“God is both Creator and Provider,” writes St John of Damascus, “and is power of creating, sustaining, and providing is his good will. For ‘whatsoever the Lord pleased he hath done, in heaven, and in earth’ [Ps 134:6], and none resisted his will. He willed all things to be made and they were made; He wills the world to endure, and it does endure; and all things whatsoever He wills are done” (On the Orthodox Faith II.29). Here John confesses the triadic Deity as eternal Creator. God is power who has brought the world into being from out of nothing and perpetually sustains it in existence—but not only this: he also providentially leads creation to its proper end and fulfillment. His providence is general and particular, metaphysical and historical. Consequently, John affirms, everything that has occurred “has quite necessarily come about in the best manner and that most befitting God, so that it could not have happened in a better way” (II.29).
John deduces the providence of God from both the testimony of Holy Scripture and from the divine nature. Because God is good, we know that he provides for his creatures, for one who does not provide is not good. Because God is wise, we know that he provides for his creatures in the most appropriate and best way; otherwise he would not be wise. The workings of divine providence, therefore, rightly elicit from humanity admiration, praise, and unconditional acceptance. In our hymns we glorify God for his care and solicitude of the world he has made; in our prayers we embrace his will for us in our present circumstances. “For those who accept them with thanksgiving,” John remarks, “the attacks of adversity redound to salvation and definitely become instruments of aid” (II.29). Consider the following counsel from the Philokalia:
A truly intelligent man has only one care—wholeheartedly to obey Almighty God and to please Him. The one and only thing he teaches his soul is how best to do things agreeable to God, thanking Him for His merciful Providence in whatever may happen in his life. For just as it would be unseemly not to thank physicians for curing our body, even when they give us bitter and unpleasant remedies, so too would it be to remain ungrateful to God for things that appear to us painful, failing to understand that everything happens through His Providence for our good. In this understanding and this faith in God lie salvation and peace of soul. (St Antony the Great)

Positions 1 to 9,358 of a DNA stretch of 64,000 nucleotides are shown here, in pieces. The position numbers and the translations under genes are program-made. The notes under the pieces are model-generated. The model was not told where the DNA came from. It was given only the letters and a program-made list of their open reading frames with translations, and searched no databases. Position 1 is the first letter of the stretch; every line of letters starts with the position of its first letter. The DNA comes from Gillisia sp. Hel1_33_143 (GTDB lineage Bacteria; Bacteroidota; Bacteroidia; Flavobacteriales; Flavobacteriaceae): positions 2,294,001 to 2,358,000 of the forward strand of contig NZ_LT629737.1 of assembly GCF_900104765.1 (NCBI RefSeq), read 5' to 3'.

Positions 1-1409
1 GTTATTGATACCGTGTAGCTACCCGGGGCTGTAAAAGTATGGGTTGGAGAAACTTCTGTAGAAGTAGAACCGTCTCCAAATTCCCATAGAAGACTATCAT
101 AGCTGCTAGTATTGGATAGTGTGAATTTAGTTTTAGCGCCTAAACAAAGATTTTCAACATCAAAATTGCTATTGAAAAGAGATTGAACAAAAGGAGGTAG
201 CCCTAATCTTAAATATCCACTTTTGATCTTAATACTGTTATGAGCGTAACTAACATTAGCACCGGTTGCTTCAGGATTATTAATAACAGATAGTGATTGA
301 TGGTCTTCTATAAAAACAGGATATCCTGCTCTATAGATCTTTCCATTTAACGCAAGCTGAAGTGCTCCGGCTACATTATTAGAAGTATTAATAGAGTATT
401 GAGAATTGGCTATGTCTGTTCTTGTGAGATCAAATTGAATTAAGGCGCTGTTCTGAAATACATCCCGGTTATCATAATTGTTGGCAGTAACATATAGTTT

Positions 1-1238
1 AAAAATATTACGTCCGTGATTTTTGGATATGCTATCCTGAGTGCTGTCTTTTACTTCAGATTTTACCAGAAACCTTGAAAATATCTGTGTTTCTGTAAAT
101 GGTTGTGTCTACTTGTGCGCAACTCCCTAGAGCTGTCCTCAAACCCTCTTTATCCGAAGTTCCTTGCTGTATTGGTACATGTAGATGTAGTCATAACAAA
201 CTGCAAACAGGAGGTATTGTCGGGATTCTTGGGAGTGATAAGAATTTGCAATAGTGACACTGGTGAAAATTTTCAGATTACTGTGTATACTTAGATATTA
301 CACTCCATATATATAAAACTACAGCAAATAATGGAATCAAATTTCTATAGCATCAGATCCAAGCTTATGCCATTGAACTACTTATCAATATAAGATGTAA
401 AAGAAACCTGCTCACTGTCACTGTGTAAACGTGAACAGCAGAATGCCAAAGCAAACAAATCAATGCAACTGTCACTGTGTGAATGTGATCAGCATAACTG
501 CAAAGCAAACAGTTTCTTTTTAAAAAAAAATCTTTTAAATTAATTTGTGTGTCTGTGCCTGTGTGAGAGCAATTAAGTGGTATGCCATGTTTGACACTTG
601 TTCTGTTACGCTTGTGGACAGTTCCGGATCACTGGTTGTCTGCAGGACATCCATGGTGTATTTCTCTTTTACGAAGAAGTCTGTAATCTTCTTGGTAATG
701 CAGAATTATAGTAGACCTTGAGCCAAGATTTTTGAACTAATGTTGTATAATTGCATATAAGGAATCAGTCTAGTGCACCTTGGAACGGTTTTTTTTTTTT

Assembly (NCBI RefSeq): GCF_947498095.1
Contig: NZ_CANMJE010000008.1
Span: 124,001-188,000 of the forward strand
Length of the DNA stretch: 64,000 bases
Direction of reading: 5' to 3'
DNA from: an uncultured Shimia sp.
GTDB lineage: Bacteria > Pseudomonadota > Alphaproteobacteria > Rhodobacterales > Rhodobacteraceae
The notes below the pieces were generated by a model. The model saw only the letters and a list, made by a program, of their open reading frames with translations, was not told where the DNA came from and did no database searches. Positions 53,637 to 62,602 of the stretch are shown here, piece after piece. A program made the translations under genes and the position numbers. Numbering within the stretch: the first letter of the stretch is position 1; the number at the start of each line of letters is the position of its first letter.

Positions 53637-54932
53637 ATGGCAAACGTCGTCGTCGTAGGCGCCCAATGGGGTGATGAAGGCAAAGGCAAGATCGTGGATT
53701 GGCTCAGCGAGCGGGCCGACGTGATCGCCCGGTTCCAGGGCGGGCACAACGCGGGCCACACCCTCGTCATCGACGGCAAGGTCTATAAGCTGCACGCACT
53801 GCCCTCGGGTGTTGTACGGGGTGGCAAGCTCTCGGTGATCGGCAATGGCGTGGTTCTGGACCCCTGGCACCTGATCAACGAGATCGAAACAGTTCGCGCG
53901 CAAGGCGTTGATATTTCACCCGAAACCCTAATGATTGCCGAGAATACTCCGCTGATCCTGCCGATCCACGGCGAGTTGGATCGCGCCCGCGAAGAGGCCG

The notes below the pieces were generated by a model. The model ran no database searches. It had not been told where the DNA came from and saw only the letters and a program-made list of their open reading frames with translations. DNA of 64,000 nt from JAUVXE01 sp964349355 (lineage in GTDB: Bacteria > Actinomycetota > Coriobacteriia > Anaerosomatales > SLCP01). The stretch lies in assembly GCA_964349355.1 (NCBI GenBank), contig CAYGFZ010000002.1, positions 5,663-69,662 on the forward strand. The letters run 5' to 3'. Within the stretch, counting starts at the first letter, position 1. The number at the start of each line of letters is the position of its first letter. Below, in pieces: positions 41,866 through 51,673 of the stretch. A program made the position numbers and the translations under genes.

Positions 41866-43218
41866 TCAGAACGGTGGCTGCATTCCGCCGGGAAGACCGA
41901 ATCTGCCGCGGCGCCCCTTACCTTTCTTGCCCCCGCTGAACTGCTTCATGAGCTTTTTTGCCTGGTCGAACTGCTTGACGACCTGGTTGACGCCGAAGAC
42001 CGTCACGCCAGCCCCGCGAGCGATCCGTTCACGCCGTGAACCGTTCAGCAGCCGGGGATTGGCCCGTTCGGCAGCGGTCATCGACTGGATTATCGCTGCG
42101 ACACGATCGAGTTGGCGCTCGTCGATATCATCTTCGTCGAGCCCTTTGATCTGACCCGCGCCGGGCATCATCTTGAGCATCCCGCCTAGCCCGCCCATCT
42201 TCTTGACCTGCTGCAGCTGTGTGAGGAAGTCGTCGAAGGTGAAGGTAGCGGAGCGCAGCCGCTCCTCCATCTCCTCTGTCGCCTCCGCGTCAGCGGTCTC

Surely John would concur. He is aware, of course, that things happen to us that seem unjust and senseless. Disease, accidents, misfortunes, and disasters deprive us of health, prosperity, well-being, and life itself. But, he reminds us, “God’s providence is beyond knowledge and beyond comprehension.” John’s appeal to our finite limitations draws on the lengthy discussion of providence by the 4th century bishop and philosopher Nemesius:
If the doctrine of a providence over particulars exceeds our comprehension—and surely it does that, as it is written, “How unsearchable are thy judgements, and thy ways past finding out”—still we ought not, on that account, to deny that such providence exists. For we cannot measure the waters of the sea, or count the grains of sand. … It follows of necessity that a providence that will fit itself to each particular must extend to embrace every difference, intricacy, divergence, and convergence, in all the teeming details that exceed the comprehension of man’s mind. It must be thus, if providence is to be suited to each individual and to each thing that he does; if, in short, the work of providence is to prove wholly appropriate. The differences between particulars are endless, and so, for sure, must be the resources of that providence that shall attend upon them all. Now if those resources are infinite, providence is beyond our comprehending. For that reason, our natural incapacity to comprehend it must not lead us to put out of court divine care for every creature. For, suppose that there is some situation that seems to you not to be well ordered. The Creator knows that it happens in that way for a very good reason. You, on the other hand, know nothing of that reason, and declare that there is no reason about it. For we experience in regard to the works of providence exactly what we experience in regard to other things that pass our comprehension. (Of the Nature of Man 68-69)
The world and its processes are too complex for any single finite mind to comprehend. How then can we presume to assess and judge providence? Nemesius goes on to identify various evils that the Lord might allow to befall us, in each case bringing forth good out of evil. “Well then, we conclude that the works of providence are well and fittingly done” (69).
The Damascene is clear that God does not will evil and death. He certainly does not will the sins of rational beings. “It is definitely wrong,” he declares, “ever to ascribe immoral and unjust actions to God” (Orthodox Faith II.25). Nor may sins be attributed to necessity, fate, nature, or chance. “Indeed, nothing remains but the fact that man himself as acting and doing is the principle of his own works and is free.”